Professor Syms has over 35 years of professional social work practice. He received his MSW in 1979 from California State University – Sacramento. His experience includes work in child welfare, domestic violence, forensic mental health and substance use disorders. He has held numerous positions, including child protection worker, child protection clinical consultant, prison psychiatric social worker, supervisor on an in-patient chemical dependency unit, domestic violence specialist and group leader, child welfare program director, and a leadership role in coordinating two community-based, university/public school collaborative violence prevention projects. Additionally, Professor Syms shares his experience and expertise as a member of agency-based and professional advisory boards at the local, state and national levels.

Here are some questions we will discuss this week:

  1. Just how widespread is the opioid epidemic?
  2. Why is it worse in the United States than elsewhere?
  3. What are the evidence-based practices that are effective in treating opioid dependence?
  4. Are there preferred prevention models?
  5. What implications for policy does Carl Hart’s talk, “Let’s quit abusing drug abusers,” offer?
  6. What are social workers doing at the macro level regarding this epidemic?

Resources:

“Let’s quit abusing drug abusers” by Carl Hart (19 min. video) http://www.tedmed.com/talks/show?id=309156

Understanding the epidemic: https://www.cdc.gov/drugoverdose/epidemic/

Treatment Overview:  https://www.drugabuse.gov/publications/effective-treatments-opioid-addiction/effective-treatments-opioid-addiction

Prevention: The IPP model.  https://www.cdc.gov/drugoverdose/opioids/odprevention.html

Safe injection spaces: http://www.drugpolicy.org/news/2015/08/tuesday-new-film-documents-public-injection-drug-use-new-york-calls-supervised-injectio

Inside North America’s Only Legal Safe Injection Facility:  http://bit.ly/2ke4B1h
Look for the archive of all tweets from this chat that will be posted the following day on February 10.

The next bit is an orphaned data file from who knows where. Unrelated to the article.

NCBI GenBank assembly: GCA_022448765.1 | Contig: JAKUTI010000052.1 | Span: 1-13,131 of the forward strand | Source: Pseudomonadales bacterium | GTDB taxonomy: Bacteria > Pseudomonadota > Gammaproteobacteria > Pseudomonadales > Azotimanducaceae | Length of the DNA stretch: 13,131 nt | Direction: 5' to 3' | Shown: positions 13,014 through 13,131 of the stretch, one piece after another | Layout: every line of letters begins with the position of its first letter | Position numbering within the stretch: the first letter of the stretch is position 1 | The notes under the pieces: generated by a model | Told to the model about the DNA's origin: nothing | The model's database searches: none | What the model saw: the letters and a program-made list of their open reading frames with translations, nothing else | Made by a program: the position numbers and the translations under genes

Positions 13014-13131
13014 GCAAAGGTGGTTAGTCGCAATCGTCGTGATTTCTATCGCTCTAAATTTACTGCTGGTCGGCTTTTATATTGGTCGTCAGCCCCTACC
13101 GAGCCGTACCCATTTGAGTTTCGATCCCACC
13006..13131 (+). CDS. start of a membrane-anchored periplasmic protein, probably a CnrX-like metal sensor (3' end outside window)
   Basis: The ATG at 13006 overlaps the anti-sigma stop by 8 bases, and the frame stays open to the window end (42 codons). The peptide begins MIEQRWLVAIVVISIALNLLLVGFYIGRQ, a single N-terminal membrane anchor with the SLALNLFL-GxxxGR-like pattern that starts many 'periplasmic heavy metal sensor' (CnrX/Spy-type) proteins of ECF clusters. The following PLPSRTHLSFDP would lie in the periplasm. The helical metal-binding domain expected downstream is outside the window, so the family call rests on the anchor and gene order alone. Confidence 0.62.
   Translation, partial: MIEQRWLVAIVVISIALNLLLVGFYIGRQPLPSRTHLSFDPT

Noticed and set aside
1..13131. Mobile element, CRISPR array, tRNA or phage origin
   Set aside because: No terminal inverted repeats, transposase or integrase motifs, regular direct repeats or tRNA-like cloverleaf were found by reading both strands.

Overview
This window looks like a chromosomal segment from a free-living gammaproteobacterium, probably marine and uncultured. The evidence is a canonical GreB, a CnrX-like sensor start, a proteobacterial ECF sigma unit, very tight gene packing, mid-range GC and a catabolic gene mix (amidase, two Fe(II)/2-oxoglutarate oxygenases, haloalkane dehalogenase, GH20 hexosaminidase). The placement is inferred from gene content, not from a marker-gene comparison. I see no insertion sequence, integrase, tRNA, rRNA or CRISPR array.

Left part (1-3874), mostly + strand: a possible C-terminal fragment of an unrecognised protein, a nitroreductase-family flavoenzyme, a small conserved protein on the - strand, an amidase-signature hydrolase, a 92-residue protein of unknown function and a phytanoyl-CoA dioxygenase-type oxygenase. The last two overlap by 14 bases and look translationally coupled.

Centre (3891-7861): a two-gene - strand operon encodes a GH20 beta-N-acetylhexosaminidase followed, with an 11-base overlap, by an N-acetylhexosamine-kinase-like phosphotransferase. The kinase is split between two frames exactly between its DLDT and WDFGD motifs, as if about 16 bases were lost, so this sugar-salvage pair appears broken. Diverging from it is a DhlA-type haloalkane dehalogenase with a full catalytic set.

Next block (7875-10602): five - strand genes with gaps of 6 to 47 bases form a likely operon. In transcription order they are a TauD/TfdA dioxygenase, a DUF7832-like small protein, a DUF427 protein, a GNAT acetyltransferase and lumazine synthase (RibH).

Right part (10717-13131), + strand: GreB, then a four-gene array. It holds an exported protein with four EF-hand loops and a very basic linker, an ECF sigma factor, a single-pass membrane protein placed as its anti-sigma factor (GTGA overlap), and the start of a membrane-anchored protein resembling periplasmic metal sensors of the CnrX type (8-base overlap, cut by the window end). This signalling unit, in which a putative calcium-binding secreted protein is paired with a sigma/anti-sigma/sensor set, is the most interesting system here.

New to Twitter chats? Here is a great guide: “How to Participate in a Live Twitter Chat – Tips for Social Workers” by our partner, Laurel Iverson Hitchcock.

About #MacroSW:
#MacroSW is a collaboration of social workers, organizations, social work schools, and individuals working to promote macro social work practice. Macro social work practice focuses on changing larger systems, such as communities and organizations. It encompasses a broad spectrum of actions and ideas, ranging from community organizing and education to legislative advocacy and policy analysis. The chats are held weekly on Twitter every Thursday at 9 p.m. EST (6 p.m. PST).

-Click here for a list of chat partners.

-For the #MacroSW Chat Schedule, Recent Posts, and all chat Archives – See the column on the right side of our home page: http://macrosw.com

 

Fighting an Anti-Social Work Agenda: Understanding Power #MacroSW 2/2 at 9pm EST

fighting-anti-sw-agenda-twitter

Chat archive now available!

As the new presidential administration comes into power, basic assumptions about the role of government in assisting the most marginalized have been thrown into question. Regardless of your political affiliation, social workers should be deeply concerned about proposed changes to social service programs and the government agencies that administer them.

The National Association of Social Workers (NASW) has called on social workers to organize, oppose, resist, and educate in response to the anti-social work agenda that is being put forward by the new administration. But how do we actually proceed?

#MacroSW is introducing a organizing chat series to educate social workers on the important role they play in resisting cuts to services and advancing social justice in their communities by teaching basic community organizing skills that will move social workers from an online space to real world action.

In the first chat of the series, we will discuss the concept of  power–who has it, what structures support it, but also how to build our own to confront injustice. For most of us, power does not come naturally. We have all been disadvantaged in some way by a lack of power–through economic oppression, racism, sexism, homophobia, ableism or based on some other characteristic. Therefore learning to want power can be challenging. But social workers also have a unique relationship to power. We may experience personal oppression from society while working at institutions that uphold traditional power structures.  

To take a closer look at these concepts, we will discuss the following questions:

  1. How do you define power and how do you know it when you see it?
  2. Who has power in our society and why?
  3. What role does social work play in maintaining or challenging current power structures?
  4. How can advocates for justice build power to challenge inequality
  5. What new or existing opportunities do you see for yourself to build power?

Resources:

About the Host